What is the point of climbing on your turbo and then riding in a group online? This was the question I set out to answer this morning. The answer? There is no point, at least not for me.
I wasn’t a huge fan of Zwift in my first review of the virtual indoor cycling world and today hasn’t done much to sway my opinion (update – new Zwift mountain routes). It’s probably not helped that I’ve been using TrainerRoad since I last rode on Zwift, which I find is much more motivating in a nice simple way.
As always, it depends on what motivates you as a cyclist. Riding with other people, staying competitive? Then Zwift group rides may be for you.
How to join a Zwift group ride
Joining a Zwift group ride is pretty simple:
- Find out when the next Zwift group ride in on. Somebody has put together a Zwift group ride calendar which shows all upcoming group rides and races. It’s great, if a little 1980s looking. I think it is community driven whilst the Zwift development team get around to putting something together with a little more class.
- Choose a suitable group to ride with. Most of the group rides will state the speed. Some are pootles on Zwift Island whilst others are very quick and will often be quicker than the stated pace.
- Get ready and warm up. Log on to Zwift and don’t forget to choose the option “follow riders around me” when choosing which route you will automatically take. Give yourself at least 15 minutes before the start of the ride to set-up and warm up. Depending on which group ride you join, the group might be very quick so be ready for a quick start.
- Wait at the start line and make sure you are cycling in the right direction. My group ride was a reverse loop so I simply turned around during my warm up.
- Go! Pay attention, I was waiting with about 60 other riders and before I knew it they were off. Read the group messages and be prepared for a fast start. It’s a little like a sportive where for some unknown reason everyone shoots off as if they’re late home for dinner.
How to stay with the Zwift Group
I’m going to moan here because the unfortunate truth of Zwift group riding is that it is exactly the same as riding with unknown riders out on the road. Nobody knows how to pace and so you play a game of yo-yoing. One minute slow, one minute fast. A sure-fire way to ruin a bike ride. I road with a fairly quick group so perhaps others are better paced.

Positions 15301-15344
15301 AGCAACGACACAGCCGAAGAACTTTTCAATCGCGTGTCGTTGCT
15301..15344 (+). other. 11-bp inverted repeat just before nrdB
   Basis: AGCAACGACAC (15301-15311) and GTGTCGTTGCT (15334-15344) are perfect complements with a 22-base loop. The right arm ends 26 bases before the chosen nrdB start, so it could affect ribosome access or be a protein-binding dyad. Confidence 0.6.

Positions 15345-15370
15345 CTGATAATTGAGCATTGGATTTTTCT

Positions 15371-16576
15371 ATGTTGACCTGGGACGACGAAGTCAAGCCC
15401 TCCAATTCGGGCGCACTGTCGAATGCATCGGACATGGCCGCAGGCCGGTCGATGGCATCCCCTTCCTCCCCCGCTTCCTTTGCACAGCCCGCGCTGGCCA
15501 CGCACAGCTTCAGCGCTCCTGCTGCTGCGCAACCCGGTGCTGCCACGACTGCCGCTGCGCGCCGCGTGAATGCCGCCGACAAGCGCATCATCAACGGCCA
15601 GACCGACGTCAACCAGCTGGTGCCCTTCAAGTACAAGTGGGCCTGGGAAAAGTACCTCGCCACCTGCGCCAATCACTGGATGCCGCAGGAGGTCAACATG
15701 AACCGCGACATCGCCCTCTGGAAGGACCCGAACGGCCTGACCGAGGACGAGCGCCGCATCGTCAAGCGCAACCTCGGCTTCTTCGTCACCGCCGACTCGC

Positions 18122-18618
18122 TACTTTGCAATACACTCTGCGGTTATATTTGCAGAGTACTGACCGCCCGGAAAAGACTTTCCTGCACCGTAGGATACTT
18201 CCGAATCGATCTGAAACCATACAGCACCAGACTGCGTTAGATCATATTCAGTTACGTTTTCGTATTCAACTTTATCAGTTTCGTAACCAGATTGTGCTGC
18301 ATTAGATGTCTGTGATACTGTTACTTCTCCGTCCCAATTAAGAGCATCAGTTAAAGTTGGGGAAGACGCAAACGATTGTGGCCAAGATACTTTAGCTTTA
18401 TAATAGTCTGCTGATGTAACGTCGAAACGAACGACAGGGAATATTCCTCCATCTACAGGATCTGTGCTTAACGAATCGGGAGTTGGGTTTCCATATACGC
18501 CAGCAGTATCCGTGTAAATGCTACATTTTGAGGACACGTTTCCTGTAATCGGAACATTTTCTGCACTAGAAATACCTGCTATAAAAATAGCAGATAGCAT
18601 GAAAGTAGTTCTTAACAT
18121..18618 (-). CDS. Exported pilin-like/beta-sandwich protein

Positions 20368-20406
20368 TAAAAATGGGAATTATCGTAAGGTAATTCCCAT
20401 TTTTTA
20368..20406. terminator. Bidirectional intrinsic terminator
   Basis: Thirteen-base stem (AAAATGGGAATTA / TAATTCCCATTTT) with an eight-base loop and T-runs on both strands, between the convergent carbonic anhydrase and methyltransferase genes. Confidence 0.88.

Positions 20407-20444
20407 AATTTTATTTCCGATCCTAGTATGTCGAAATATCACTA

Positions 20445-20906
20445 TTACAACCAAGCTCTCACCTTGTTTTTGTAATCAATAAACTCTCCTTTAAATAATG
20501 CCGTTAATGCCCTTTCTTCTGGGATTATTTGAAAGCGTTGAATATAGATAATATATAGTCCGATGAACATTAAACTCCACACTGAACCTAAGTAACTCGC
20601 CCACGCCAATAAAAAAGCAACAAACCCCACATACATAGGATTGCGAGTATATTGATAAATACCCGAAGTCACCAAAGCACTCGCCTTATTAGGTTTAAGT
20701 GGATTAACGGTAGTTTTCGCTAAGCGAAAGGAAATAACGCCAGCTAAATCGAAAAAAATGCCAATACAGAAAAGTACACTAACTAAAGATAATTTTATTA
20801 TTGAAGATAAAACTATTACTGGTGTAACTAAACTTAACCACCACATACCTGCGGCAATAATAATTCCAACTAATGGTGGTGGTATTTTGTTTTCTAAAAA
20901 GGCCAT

Here’s my group riding tips which mirror those you’d use on the road:
- Stay near the front. With all of the surging you’ll be surprised how quickly you can find yourself out of the back of the group leaving you with a mad chase to catch them again.
- Pay attention. Drop, or even just maintain, your power and you might find yourself slipping out of the bunch. As in real life you need to pay attention to the speed of the other riders around you which, despite the best efforts of ride leaders, is often above the target group speed.
- Choose eating and drinking times wisely. Be sure to up your cadence and maintain your power as it will dip and, boom, you’re off the back of the group again!
- Use your power ups wisely. With extra free speed you can take a quick breather or eat and drink. I found it best to use these near sprint points where the group surges forward.
- Watch out for sprint points and hill climbs. The group will get faster.
- Turn off chat / messaging on your phone and ignore most of the messages. Blah blah blah. Some riders will feed misinformation in an attempt to split the group. Yeah I know, hilarious.
Do I need to change my name or wear a special jersey?
Most group rides advocate that you do follow these rules but it is not necessary. It helps you see others who are in the group but this is more a symptom of a game still in development and Zwift should have a better way to show you who is and isn’t on your group ride.
Why should I bother?
I honestly don’t know. Personally I found the experience a chore but then I’m a solo rider who doesn’t enjoy riding at speeds set by others. The group ride also detracts from the solo experience on Zwift. The graphics on-screen become jerky and you can’t really enjoy the scenery because of all the other riders jumping around ahead and behind you.
In many ways I didn’t enjoy the Zwift group ride because it was too real. You need to focus and move with the flow of the pack. Something I don’t enjoy all that much on the road.
If you’re the type of rider motivated by others then I’m certain Zwift group rides will make you ride harder and faster. Give it a go. If nothing else your average speed and distance will look impressive thanks to all of the simulated drafting. Meantime I’ll return to my long, lonely and lovely solo rides. And maybe I’ll even venture outside!
Got a question? Fire away in the comments. Here’s my Zwift group ride on Strava if you’re curious.
All images courtesy of Zwift